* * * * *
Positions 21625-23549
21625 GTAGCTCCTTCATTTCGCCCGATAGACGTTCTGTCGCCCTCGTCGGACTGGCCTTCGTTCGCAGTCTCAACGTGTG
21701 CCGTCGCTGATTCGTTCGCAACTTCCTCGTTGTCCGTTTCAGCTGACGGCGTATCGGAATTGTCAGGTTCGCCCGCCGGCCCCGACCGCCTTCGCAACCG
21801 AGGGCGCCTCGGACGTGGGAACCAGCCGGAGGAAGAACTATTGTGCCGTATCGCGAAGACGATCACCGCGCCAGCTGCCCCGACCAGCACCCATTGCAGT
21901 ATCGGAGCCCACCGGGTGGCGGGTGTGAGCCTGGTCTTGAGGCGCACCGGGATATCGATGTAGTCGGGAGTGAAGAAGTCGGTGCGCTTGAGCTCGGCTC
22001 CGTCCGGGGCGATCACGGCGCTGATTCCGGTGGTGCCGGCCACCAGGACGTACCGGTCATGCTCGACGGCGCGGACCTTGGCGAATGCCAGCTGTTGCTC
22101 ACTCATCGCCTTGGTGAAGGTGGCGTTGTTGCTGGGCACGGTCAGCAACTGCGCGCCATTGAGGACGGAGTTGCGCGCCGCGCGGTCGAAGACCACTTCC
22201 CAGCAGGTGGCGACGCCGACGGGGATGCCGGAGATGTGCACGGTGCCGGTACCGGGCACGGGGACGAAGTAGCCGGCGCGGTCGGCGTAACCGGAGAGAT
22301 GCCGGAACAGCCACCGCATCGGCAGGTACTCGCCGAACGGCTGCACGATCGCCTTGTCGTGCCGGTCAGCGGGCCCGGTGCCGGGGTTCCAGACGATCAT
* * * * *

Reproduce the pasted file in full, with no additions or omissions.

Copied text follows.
Positions 21625-23549
21625 GTAGCTCCTTCATTTCGCCCGATAGACGTTCTGTCGCCCTCGTCGGACTGGCCTTCGTTCGCAGTCTCAACGTGTG
21701 CCGTCGCTGATTCGTTCGCAACTTCCTCGTTGTCCGTTTCAGCTGACGGCGTATCGGAATTGTCAGGTTCGCCCGCCGGCCCCGACCGCCTTCGCAACCG
21801 AGGGCGCCTCGGACGTGGGAACCAGCCGGAGGAAGAACTATTGTGCCGTATCGCGAAGACGATCACCGCGCCAGCTGCCCCGACCAGCACCCATTGCAGT
21901 ATCGGAGCCCACCGGGTGGCGGGTGTGAGCCTGGTCTTGAGGCGCACCGGGATATCGATGTAGTCGGGAGTGAAGAAGTCGGTGCGCTTGAGCTCGGCTC
22001 CGTCCGGGGCGATCACGGCGCTGATTCCGGTGGTGCCGGCCACCAGGACGTACCGGTCATGCTCGACGGCGCGGACCTTGGCGAATGCCAGCTGTTGCTC
22101 ACTCATCGCCTTGGTGAAGGTGGCGTTGTTGCTGGGCACGGTCAGCAACTGCGCGCCATTGAGGACGGAGTTGCGCGCCGCGCGGTCGAAGACCACTTCC
22201 CAGCAGGTGGCGACGCCGACGGGGATGCCGGAGATGTGCACGGTGCCGGTACCGGGCACGGGGACGAAGTAGCCGGCGCGGTCGGCGTAACCGGAGAGAT
22301 GCCGGAACAGCCACCGCATCGGCAGGTACTCGCCGAACGGCTGCACGATCGCCTTGTCGTGCCGGTCAGCGGGCCCGGTGCCGGGGTTCCAGACGATCAT